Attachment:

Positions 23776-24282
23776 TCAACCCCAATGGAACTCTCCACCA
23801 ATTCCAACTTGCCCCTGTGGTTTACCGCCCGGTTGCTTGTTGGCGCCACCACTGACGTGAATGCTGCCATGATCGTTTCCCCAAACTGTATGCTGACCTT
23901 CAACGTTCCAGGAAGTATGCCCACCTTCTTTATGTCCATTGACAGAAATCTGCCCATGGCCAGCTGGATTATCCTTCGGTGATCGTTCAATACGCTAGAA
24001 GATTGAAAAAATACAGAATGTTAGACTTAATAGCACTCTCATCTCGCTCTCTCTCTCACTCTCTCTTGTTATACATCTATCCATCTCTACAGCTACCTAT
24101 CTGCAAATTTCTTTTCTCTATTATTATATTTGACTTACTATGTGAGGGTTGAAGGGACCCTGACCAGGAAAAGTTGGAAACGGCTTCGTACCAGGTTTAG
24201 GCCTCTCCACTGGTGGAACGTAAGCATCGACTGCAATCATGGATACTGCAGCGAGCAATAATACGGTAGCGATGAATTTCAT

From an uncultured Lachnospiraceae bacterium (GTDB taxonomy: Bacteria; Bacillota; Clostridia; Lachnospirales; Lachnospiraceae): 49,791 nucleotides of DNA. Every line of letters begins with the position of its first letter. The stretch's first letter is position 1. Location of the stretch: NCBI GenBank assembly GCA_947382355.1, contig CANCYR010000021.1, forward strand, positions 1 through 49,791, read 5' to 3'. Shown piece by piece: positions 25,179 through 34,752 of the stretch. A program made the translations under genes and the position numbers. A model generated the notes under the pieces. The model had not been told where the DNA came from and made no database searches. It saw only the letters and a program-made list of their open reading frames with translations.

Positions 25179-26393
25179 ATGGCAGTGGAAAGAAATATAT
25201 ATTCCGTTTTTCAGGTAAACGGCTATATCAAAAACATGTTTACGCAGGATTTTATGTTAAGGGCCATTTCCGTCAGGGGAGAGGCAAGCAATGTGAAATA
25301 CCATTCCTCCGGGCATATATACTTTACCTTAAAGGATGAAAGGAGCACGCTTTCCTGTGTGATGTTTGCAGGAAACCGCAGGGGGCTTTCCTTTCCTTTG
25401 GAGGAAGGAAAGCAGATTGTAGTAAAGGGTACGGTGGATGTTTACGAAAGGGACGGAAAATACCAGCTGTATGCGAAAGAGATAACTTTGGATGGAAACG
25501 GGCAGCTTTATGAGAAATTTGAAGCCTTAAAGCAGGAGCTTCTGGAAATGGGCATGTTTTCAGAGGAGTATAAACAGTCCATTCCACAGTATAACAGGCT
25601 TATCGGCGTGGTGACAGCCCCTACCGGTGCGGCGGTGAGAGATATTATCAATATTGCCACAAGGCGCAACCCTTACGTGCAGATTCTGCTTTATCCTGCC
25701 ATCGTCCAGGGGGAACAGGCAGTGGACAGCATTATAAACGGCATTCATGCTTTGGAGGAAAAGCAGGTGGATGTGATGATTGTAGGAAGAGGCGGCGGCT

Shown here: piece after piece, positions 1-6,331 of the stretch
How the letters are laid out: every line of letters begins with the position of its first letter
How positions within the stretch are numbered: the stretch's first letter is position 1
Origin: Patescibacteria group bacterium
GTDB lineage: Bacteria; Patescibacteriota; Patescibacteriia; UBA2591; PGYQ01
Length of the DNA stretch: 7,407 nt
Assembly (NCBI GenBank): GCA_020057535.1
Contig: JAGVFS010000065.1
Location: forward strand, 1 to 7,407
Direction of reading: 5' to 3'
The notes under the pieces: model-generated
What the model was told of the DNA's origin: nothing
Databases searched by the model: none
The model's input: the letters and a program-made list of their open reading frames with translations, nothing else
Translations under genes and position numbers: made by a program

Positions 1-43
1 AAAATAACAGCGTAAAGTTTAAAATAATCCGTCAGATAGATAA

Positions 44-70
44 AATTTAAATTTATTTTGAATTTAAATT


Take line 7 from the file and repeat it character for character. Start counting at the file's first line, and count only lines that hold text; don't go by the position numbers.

24201 GCCTCTCCACTGGTGGAACGTAAGCATCGACTGCAATCATGGATACTGCAGCGAGCAATAATACGGTAGCGATGAATTTCAT